The Soothsayer

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Chapter 26: A Painful Price

Her father’s voice was so soft, Alexandra couldn’t make out what he was saying, but Samuel’s smile fell as he stood again and looked at her.

“I will try my lord, I will try,” Samuel said, “but I’ve been given the final page of the Logos, and the Maker has made its words clear to me. I believe the Lion of Judah will roar again before the dawn. You will stand with your people once more.”

She watched on as Samuel took a small knife from his cloak and winced as he sliced his palm. He laid his bleeding hand on the king’s forehead and spoke softly over him.

“Infirmatate sua, sanguinem meum”.

Braeden coughed violently. Alexandra gazed on as she saw the veins in her father’s arms and neck pulse black, all the way to his face and then up into Samuel’s arm. Samuel choked and fell back. The king’s coughing subsided. She saw the color instantly return to his face and his eyes cleared.

“What did you do, Samuel?” Braeden asked as he shakily pulled himself to sit upright.

“Father!” Alexandra wrapped her arms around him, and Braeden kissed her cheek.

“There child, I’m fine. I’m fine. Samuel?” Braeden looked to the old man lying next to him.

Samuel slowly rose to his feet. His face had become as white as a sheet. A festering sore now covered the wound on his hand. “You’re healed, my king. I now carry your burden.”

“No, Samuel. There must be some other way,” the king cried. “Speak those words over yourself!”

Samuel ripped a swatch of linen from his robe. He gingerly wrapped it around his wounded palm. “Those words were meant for you and you alone, your majesty. Alex, I’ll need you to take this.” Samuel pulled the scroll from within his cloak and gave it to her. “Along with the horn in Balaam’s pouch, this is the greatest treasure in Gilead. It is the complete and untarnished word of the Maker, the only one in existence. I daresay these are the reasons the black fleet has come to our shores.”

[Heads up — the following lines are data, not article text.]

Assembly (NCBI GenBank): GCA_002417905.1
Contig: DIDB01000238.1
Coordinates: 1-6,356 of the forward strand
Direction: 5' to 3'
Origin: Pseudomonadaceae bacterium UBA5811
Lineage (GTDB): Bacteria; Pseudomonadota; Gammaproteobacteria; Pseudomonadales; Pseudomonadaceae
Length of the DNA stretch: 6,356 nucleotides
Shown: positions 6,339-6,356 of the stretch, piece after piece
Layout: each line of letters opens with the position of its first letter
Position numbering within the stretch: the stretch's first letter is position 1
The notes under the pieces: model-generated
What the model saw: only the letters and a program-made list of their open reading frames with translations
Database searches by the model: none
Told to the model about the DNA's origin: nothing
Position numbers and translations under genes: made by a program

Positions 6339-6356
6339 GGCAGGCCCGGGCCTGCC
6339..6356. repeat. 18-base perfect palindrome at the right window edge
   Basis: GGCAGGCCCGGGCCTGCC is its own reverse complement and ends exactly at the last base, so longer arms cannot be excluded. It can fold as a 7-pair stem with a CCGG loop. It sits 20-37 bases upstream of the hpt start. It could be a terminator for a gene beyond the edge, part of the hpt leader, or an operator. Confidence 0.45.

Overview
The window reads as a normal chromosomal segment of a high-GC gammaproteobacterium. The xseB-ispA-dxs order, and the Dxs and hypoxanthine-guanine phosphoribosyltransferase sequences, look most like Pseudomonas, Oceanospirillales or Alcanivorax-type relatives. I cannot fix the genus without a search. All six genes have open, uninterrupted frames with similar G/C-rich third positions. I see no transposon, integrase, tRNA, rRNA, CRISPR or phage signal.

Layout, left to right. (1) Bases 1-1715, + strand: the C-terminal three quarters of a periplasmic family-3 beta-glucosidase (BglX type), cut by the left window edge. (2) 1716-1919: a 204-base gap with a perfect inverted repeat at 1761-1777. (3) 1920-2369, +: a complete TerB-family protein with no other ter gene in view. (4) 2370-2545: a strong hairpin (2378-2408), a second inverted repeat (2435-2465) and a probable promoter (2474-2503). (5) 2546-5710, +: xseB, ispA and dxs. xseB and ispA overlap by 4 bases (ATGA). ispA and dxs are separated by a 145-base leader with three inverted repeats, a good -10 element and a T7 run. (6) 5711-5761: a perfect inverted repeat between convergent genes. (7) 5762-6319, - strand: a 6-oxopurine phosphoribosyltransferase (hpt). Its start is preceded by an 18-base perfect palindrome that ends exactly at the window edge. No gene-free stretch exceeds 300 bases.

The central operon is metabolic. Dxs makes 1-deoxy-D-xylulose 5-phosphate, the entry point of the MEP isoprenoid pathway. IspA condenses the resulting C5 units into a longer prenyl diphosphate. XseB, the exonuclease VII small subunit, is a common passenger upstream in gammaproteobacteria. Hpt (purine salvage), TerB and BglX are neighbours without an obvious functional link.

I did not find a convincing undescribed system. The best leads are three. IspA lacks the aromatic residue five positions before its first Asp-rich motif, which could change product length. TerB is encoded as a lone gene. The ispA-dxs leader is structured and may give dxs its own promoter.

“My people, I come before you to right a litany of wrongs!” Mariselle’s voice echoed from the courtyard over the din of the mob.

“She’s the reason they’ve come to our shores,” Alexandra nodded past the doorway, “Father, you should call a tribunal, have her brought before the court for treason!”

“I fear it would do little good. She would be found innocent immediately. She replaced our magisters with Amorites years ago,” Braeden replied.

“Justice will be served!” Mariselle’s voice echoed again, “Tonight I bring you the wretches responsible for the violence in the market.”

“And now those Amorites are about to put the boy to death,” Alexandra said as her mind flashed to Colin. Leaving him in the cell had seemed prudent enough at the time, but even her father was helpless now to stop the execution. Before the mob could cry for his blood, she had already sentenced him to his death. She would be responsible. The fact hit her hard. “Is there nothing we can do?”

“The Amorites are mere puppets for the dark lord,” Samuel said. “I was able to read the final chapter of the Logos, and our world is entering black times. That document you hold is a beacon. It will shine a light on the lies that darken this realm.”

“And Joshua’s horn? That old conch?” Braeden asked.

“Is far more dangerous than we ever knew. I thought the old prophecies said it was a horn of calling. I misinterpreted it. It’s a horn of waking.”

“Waking? How is that dangerous? What does it wake?” Alexandra asked.

“Death! Death!” The crowd outside cheered.